Marami ng nakamit na karangalan at medalya sa mga pantimpalak sa panitikan si G. Genaro Gojo Cruz. Bukod sa pagiging isang mahusay na manunulat, si G. Gojo Cruz ay isa ring translator. Siya ang nagsalin sa Filipino ng aming bagong aklat ni Jonathan Rañola, ang Ino the Invincible (Si Ino, ang Walang Talo) nilathala ng Lampara Books.

Narito ang interbyu ko kay Genaro ukol sa proseso niya sa pagsasalin at mga pangarap para sa Panitikang Pambata sa Pilipinas.

1. How do you approach translation work?
Paano mo sinisimulan ang pagsasalin?

 Binabasa ko nang maraming beses ang kuwento hanggang sa maging pamilyar na ako sa tone at mood nito.

 2.  What has been the biggest challenge for you as translator of children’s srories?
Ano ang pinakamalaking pagsubok ng isang translator ng mga kuwentong pambata?

Bilang translator ng ilang kuwentong pambata, malaking hamon sa akin na maging tunog pambata rin ang kuwento kapag naisalin na sa wikang Filipino.  Sinisikap ko ring maging natural o madulas ang gamit ng mga salita nang di halatang salin lamang ito.  

Ang Ino the Invincible, ang aklat na sinalin ni Genaro Gojo Cruz sa Filipino ay mabibili aa Manila International Book Fair.

3. Among your published works, what book is the most meaningful and why?
Sa mga aklat mo, alin ang pinakamahalaga para sayo?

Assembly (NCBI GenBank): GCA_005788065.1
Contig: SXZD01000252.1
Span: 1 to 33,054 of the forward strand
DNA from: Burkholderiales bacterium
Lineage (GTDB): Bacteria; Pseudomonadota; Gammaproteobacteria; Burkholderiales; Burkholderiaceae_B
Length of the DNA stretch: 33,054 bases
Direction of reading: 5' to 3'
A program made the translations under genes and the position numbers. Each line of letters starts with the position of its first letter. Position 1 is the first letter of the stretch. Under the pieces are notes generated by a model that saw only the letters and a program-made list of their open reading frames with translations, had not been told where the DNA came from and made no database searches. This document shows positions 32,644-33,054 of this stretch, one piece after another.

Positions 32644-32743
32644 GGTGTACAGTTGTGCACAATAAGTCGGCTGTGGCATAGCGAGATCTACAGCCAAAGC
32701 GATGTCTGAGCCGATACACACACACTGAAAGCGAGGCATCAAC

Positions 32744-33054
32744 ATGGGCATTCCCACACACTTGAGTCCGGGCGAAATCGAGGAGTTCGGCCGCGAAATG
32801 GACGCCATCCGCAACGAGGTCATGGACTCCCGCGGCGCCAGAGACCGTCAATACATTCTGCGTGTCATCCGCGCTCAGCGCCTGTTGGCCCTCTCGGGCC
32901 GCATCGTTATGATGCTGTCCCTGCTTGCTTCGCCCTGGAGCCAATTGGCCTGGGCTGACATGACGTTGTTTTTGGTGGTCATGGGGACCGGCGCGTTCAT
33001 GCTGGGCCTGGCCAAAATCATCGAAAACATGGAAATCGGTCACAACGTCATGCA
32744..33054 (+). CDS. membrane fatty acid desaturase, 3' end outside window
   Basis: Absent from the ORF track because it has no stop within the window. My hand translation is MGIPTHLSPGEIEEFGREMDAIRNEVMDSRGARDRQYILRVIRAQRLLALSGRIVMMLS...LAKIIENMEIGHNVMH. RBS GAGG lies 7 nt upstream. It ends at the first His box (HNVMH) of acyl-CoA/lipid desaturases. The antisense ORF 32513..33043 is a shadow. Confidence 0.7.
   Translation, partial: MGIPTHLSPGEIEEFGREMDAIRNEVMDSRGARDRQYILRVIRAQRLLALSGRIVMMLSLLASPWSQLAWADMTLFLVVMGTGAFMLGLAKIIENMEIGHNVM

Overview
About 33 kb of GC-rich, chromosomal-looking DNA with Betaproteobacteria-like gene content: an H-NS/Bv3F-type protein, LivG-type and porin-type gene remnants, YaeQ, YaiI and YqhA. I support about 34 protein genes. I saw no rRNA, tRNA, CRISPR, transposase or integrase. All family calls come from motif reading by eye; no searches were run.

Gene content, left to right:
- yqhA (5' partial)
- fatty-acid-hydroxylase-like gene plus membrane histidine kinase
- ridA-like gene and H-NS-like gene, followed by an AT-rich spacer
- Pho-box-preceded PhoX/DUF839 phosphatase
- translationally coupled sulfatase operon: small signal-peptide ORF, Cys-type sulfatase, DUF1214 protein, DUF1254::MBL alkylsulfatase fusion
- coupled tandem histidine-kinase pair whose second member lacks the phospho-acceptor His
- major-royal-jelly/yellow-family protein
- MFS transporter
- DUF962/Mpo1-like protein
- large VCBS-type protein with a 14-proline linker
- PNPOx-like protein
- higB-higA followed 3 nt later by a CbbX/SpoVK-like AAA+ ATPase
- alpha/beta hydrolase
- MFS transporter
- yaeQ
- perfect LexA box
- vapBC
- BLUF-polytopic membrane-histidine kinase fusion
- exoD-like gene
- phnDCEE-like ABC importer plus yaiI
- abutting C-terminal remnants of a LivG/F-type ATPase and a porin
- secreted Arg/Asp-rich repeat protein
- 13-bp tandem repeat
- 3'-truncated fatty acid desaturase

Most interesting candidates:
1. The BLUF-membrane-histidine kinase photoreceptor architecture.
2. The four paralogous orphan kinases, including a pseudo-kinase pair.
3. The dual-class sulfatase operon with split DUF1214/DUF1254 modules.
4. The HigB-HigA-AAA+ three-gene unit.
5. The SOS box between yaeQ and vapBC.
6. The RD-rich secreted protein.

Sa mga aklat-pambata kong naisulat pinakamalapit sa akin ang sumusunod:  "Ang Dyip ni Mang Tomas" kasi bahagi nito ay kuwento ng tatay ko na isang tsuper ng pampasaherong dyip, ang "Makinang Makinang" kasi bahagi rin nito ay kuwento ng nanay ko na isang mananahi ng mga damit-pambata noon.  

4.  Name five books that infuenced you to write for children.
Limang aklat na may malaking impluwensya sa buhay mo bilang manunulat.

Ito ang limang kuwentong talagang kasama lagi sa mga ikinukuwento ko sa mga bata at nagiging batayan ko sa aking mga isinusulat na kuwento: "Unang Baboy sa Langit" ni Rene Villanueva, "Papel de Liha" ni Ompong Remigio, "Sandosenang Kuya" ni Russell Molina, "Yaya Niya, Nanay Ko" ni Ma. Corazon Remigio, at "Chenelyn, Chenelyn" ni Rhandee Garlitos.  

5. Complete the sentence: Ang pangarap ko sa panitikang pambata ng Pilipinas ay...